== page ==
Elizabeth Langemak


Elizabeth Langemak lives in Philadelphia, Pennsylvania.

Green Hole

I give my students a quiz and they fall to the bottom of a green
hole where answers might grow anywhere.

One student looks at me. Another stares out the window, where it
is greener, a wild flowering. Some cast their hope toward the door.
What they should know wraps the room like fingerless hands
choking the air.

When I took quizzes myself, I too kept my eyes where I wanted the
answer to be. I watched my hand and I learned

that a quiz is a way of looking inside oneself. A way to practice
what action to take if you find nothing there.

Jesus’s Lambs

I skim both arms under our cat’s belly and raise them like a
forklift. This cat, I say, likes to be held like one of Jesus’s lambs.
The cat exhales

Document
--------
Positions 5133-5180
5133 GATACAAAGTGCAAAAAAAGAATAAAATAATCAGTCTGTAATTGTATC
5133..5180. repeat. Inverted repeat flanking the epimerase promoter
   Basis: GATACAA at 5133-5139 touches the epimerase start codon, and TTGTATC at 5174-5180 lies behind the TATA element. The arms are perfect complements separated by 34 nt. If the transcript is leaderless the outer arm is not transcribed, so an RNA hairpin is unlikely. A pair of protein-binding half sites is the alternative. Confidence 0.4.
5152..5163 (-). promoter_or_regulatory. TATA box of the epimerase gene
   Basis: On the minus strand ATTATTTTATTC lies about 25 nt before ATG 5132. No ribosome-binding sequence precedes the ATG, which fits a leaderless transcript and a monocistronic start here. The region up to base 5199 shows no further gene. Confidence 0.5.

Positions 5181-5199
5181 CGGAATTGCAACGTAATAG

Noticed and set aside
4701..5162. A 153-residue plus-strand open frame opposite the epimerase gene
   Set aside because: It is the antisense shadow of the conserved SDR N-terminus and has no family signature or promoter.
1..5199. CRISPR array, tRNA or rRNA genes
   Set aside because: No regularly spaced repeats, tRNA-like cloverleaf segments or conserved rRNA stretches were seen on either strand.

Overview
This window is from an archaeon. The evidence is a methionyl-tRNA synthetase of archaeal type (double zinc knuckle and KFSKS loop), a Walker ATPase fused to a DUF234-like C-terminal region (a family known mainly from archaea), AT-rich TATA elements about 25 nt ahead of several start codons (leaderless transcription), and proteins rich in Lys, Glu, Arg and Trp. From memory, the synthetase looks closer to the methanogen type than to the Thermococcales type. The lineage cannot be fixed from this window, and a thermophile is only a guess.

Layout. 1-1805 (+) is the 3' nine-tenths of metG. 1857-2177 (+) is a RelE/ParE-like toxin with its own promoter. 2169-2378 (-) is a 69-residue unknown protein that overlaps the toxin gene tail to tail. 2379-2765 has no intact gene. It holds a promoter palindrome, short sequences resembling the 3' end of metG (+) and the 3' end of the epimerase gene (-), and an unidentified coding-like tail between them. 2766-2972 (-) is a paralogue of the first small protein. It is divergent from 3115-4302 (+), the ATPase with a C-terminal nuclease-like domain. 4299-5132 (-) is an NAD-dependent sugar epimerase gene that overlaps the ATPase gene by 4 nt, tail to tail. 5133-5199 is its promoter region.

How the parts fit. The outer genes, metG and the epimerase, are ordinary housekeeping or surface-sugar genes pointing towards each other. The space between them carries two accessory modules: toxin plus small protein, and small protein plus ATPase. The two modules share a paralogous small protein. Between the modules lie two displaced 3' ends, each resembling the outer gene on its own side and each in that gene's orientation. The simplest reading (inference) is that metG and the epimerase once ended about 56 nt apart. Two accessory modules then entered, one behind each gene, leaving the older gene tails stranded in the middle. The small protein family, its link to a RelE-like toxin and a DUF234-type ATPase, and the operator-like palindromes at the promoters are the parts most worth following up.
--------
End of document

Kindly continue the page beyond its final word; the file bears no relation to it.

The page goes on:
between my elbows. You look up from your paper and say, I don’t
think Jesus did a lot of lamb holding.

The cat’s legs hang fixed as furniture. His black hair suspends a
constellation of dust and he does not sigh again. He has devised an

for waiting, eyelids in half-sleep like the patient Jesus in all of
those paintings you don’t remember. In each, Jesus doesn’t look
up but holds only a lamb

in his view. Like the cat, he understands that if he can persist my
attention will shift. Soon I will turn and leave him to his sleep.